FDA Greenlights Sale of Cloned Food Products On Tuesday, the Food and Drug Administration approved the sale of meat and milk from cloned pigs, cattle and goats. The FDA's approval raises questions of bioethics and ultimately the public's willingness to trust these products. NPR science correspondent Dan Charles gives Farai Chideya an update.
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FDA Greenlights Sale of Cloned Food Products

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FDA Greenlights Sale of Cloned Food Products

FDA Greenlights Sale of Cloned Food Products

FDA Greenlights Sale of Cloned Food Products

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On Tuesday, the Food and Drug Administration approved the sale of meat and milk from cloned pigs, cattle and goats. The FDA's approval raises questions of bioethics and ultimately the public's willingness to trust these products. NPR science correspondent Dan Charles gives Farai Chideya an update.

FARAI CHIDEYA, host:

This is NEWS & NOTES. I'm Farai Chideya.

How would you feel about eating a hamburger if you knew that the meat came from a cloned animal? Earlier this week, the Food and Drug Administration brought that day a little closer. It said that meat or milk from cloned animals is just as safe as what's on the shelf today.

We've got NPR science correspondent Dan Charles with more.

Hi.

DAN CHARLES: Hi. Nice to be here.

CHIDEYA: So the FDA said it had studies clones, decided that food from them was no different than what we get from other animals. Is there a consensus on that?

CHARLES: Well, there is the narrow question of the food safety and then there's the broader question about how people feel about cloning and feel about eating food from clones or the offspring of clones. You know, there is no - you have to put it sort of the other way around. There's no strong evidence - there is no convincing evidence that there is any health issue with food from clones.

Now, the clones themselves - you know, it's clear from - that the cloned animals, the ones that survive - and a lot don't survive - they are different in various ways. There has been some sort of messing around with their genetic machinery. But by the time they're adults, if they survived through that point, that all seems to have been sort of sorted out. And when it gets passed on to the next generation - according to the FDA, all of that sort of unexpected - all these unexpected phenomena that you see sometimes in cloned animals disappears and goes away.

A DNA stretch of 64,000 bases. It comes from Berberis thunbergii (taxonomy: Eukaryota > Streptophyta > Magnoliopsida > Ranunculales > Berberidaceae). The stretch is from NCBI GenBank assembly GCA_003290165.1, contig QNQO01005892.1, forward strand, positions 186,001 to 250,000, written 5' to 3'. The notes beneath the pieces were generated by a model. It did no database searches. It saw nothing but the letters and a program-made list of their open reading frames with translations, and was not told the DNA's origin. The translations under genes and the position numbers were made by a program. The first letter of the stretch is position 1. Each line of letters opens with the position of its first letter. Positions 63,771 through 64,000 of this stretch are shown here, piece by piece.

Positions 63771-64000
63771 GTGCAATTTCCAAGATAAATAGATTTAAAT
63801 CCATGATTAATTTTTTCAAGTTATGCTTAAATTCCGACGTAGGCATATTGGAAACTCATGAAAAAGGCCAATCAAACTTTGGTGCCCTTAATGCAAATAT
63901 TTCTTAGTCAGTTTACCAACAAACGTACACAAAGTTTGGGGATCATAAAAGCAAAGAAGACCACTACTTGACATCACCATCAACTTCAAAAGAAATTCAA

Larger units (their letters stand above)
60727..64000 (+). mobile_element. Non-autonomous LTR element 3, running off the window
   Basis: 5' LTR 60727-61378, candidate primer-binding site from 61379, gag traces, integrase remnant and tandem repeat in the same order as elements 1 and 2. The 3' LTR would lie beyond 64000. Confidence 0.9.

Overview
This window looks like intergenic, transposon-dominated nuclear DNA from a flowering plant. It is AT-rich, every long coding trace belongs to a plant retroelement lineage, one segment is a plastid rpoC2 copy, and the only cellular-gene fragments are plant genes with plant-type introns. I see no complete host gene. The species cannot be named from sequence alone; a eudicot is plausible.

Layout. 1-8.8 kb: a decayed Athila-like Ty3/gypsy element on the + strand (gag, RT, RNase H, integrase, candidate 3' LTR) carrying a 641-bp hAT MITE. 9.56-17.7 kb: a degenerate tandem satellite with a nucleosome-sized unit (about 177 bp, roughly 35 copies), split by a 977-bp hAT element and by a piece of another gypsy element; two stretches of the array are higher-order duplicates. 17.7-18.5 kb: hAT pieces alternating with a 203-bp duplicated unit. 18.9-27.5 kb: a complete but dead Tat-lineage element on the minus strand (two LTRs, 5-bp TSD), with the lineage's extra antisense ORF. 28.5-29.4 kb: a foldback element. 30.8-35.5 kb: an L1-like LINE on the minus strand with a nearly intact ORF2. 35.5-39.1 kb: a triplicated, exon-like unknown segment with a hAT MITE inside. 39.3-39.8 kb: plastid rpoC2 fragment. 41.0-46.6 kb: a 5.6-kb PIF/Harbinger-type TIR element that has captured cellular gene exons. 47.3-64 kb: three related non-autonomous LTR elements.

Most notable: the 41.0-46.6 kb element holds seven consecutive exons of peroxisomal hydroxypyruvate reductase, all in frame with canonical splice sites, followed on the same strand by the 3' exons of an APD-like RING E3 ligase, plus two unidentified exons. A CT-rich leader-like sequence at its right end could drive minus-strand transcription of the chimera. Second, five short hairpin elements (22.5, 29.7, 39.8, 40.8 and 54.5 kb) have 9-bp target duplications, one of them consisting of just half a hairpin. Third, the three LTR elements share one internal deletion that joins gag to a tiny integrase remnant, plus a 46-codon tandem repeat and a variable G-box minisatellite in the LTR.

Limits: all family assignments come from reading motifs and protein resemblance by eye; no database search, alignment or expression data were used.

So, you know, it seemed - not too many people actually disagree really strongly with the conclusion that's just on the food safety.

CHIDEYA: Now, the FDA asked the livestock industry to continue a voluntary moratorium on putting some of these meats and milks on the shelf. Why was that?

CHARLES: Well, that's the interesting thing. The FDA says that it can only make decisions based on the data, on the science. And so that's why they say they have no authority to ask for or compel labeling of food from clones because they say the, you know, the food is identical.

But at the same time, they made this recommendation that the livestock industry hold off on putting the actual food from the clones themselves, not the offspring, but just the clones, putting it on the market. That's basically because they worry about market reaction. A lot of people feel kind of queasy about it. And they worry about the reaction from foreign trade partners.

CHIDEYA: Well, you mentioned an interesting thing. There's the clones and then there is the offspring of the clones. Are people actually going to be eating food soon from the offspring of clones?

CHARLES: You know, it's pretty funny, some people already are. I talked to a farmer in Wisconsin who's had a cloned cow for many years now, and that clone has had calves, and the calves have been sold, and I'm sure those calves are producing milk somewhere and no one's really tracking them. So in very small numbers, they are already.

Now, into - to build up to larger numbers to really be a significant part of the food supply, that would take some years. And it's not clear it's even going to happen because a lot of people in the food industry, you know, would rather not rock the boat too much. They do worry about consumer reaction.

CHIDEYA: Well, Dan, thanks for the information.

CHARLES: Thank you.

CHIDEYA: Dan Charles is NPR science correspondent. He joined us from NPR studios in Washington, D.C.

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